Swim? Or Both?
What do you do to sell the power of your combined products when
your buyers (A) think you are becoming obsolete? (B) give them
less value cost-wise than your competition? and (C) have a
personal preference for the competition?
That is the situation the magazine print world faces. They are
bleeding advertising dollars to the online world. The Internet
is “hot.” The buyers of advertising are frequently young and
personally go online more than they bury themselves in a
magazine. Kick in the far less expensive ad rates the Internet
offers and the ability to measure online ad results and to
advertising buyers, it looks like magazines are going in one
Not so fast, say the print publishers! They have expanded their
Internet offerings in the last year and they are out now to sell
the power of print to these buyers who dismiss their magazines
A Literal (and
Metaphorical) Fight for Survival
Time Warner (publisher of Time, People among
others), Hearst (Good Housekeeping and Cosmopolitan), Conde Nast
(Vogue and Wired), Wenner Media (Rolling Stone and US Weekly)
and Meredith (Better Homes & Gardens and More), have
collaborated on a new million dollar advertising campaign that
dramatizes its point with a clever metaphor.
We surf the Internet.
We swim in magazines.
The Internet is exhilarating. Magazines are enveloping. The
Internet grabs you. Magazines embrace you. The Internet is
fleeting. Magazines are immersive. And both media are growing.
Barely noticed amidst the thunderous Internet clamor is the
simple fact that magazine readership has risen over the past
five years. Even in the age of the Internet, even among the
groups, one would assume are most singularly hooked on digital
media, the appeal of magazines is growing.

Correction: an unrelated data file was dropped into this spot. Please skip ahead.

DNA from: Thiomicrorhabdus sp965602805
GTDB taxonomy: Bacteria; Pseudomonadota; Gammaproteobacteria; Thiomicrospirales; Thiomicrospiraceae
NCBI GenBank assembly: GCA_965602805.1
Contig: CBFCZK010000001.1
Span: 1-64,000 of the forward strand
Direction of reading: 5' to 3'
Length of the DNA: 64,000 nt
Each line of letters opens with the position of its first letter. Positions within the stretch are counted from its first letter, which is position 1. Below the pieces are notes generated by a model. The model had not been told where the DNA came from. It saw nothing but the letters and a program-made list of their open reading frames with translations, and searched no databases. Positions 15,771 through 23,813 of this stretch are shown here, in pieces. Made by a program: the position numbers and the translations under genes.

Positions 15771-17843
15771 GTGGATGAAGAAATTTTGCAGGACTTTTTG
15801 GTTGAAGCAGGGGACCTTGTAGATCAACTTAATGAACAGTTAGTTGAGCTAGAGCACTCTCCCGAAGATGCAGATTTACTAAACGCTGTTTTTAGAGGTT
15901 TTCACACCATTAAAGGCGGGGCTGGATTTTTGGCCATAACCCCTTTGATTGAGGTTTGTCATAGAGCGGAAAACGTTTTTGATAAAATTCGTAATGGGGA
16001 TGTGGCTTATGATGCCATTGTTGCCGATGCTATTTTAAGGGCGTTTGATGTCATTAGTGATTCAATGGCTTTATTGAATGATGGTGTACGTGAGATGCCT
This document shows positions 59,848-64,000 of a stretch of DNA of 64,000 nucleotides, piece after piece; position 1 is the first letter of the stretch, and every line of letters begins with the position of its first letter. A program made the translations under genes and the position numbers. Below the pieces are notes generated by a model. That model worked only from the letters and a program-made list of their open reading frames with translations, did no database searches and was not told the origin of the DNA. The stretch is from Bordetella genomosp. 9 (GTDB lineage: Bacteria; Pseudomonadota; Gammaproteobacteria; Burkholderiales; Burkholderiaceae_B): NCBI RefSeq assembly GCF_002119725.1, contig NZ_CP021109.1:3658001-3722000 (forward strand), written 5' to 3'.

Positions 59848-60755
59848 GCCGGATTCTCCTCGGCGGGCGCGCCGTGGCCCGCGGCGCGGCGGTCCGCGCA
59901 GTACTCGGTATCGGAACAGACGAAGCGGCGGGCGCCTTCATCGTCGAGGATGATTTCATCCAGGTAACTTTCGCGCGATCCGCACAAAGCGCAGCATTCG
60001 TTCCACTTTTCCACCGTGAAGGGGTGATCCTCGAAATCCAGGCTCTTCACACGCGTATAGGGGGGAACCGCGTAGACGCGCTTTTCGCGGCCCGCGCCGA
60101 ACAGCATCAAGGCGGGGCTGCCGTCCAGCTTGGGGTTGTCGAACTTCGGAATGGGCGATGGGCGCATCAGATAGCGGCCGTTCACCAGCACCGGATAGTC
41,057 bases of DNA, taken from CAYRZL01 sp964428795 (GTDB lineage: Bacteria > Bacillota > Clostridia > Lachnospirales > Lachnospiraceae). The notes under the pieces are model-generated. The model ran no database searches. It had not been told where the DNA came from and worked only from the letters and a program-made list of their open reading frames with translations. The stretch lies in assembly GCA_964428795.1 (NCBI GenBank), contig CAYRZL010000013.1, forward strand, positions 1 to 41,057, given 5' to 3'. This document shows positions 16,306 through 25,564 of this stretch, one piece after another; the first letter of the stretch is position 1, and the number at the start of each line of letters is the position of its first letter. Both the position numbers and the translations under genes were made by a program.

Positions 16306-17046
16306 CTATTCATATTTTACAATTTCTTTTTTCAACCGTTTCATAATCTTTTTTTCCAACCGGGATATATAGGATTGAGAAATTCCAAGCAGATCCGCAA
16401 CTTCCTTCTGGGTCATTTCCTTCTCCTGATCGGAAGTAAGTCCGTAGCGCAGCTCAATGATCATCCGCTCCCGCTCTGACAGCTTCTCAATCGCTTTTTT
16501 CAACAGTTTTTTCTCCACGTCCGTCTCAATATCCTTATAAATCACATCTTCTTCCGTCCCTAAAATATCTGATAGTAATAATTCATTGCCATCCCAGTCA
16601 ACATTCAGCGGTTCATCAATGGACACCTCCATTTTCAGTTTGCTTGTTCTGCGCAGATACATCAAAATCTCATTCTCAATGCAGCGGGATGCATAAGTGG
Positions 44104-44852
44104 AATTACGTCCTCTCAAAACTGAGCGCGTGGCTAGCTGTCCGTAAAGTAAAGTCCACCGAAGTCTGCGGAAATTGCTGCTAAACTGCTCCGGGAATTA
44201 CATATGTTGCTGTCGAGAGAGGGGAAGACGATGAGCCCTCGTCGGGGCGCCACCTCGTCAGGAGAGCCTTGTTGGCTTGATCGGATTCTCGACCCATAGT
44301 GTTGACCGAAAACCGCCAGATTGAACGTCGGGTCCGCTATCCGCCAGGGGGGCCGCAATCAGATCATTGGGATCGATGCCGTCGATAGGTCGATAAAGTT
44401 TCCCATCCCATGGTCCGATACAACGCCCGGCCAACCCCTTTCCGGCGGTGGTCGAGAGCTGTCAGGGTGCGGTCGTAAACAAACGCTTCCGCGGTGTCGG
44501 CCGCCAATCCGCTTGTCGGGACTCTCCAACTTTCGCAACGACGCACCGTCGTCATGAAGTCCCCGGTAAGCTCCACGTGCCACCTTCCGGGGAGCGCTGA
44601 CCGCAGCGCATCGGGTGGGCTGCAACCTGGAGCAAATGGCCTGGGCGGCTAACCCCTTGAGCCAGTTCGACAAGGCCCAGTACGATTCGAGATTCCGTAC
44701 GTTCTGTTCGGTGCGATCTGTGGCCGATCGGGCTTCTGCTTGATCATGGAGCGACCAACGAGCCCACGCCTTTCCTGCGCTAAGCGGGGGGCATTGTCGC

Think of it this way: during the 12-year life of Google,
magazine readership actually increased 11 percent.
What it proves, once again, is that a new medium doesn’t
necessarily displace an existing one. Just as movies didn’t kill
radio. Just as TV didn’t kill movies. An established medium can
continue to flourish, so long as it continues to offer a unique
experience. And, as reader loyalty and growth demonstrate,
Which is why people aren’t giving up swimming, just because they
also enjoy surfing.
- Magazines. The Power of Print*
If I was evaluating the Metaphorian Power of
this argument, I would give it a 10 on a scale of 1 to 10. It
does what a metaphor should do: It engages. It’s easy to grasp.
It’s framed in terms its audience can relate to. It has
“legs”--the comparison is made in several ways (exhilarating and
enveloping, grabs and embraces, fleeting and immersive).
Finally, after the factual reference to its growth rate and the
other metaphors to illustrate its premise, the last line of the
argument returns to the central metaphor to firmly nail the
I encourage you to review this example several times. What ideas
can you take from this example to apply in your world?
See you next month!.
Make What You Say, Pay — With Metaphors.
"Magazines Tout the 'Power Of Print,'" Wall Street Journal,
Hope to have information for you on my new
book, which is a follow-up to Metaphorically Selling.
It is in production now. Stay tuned...
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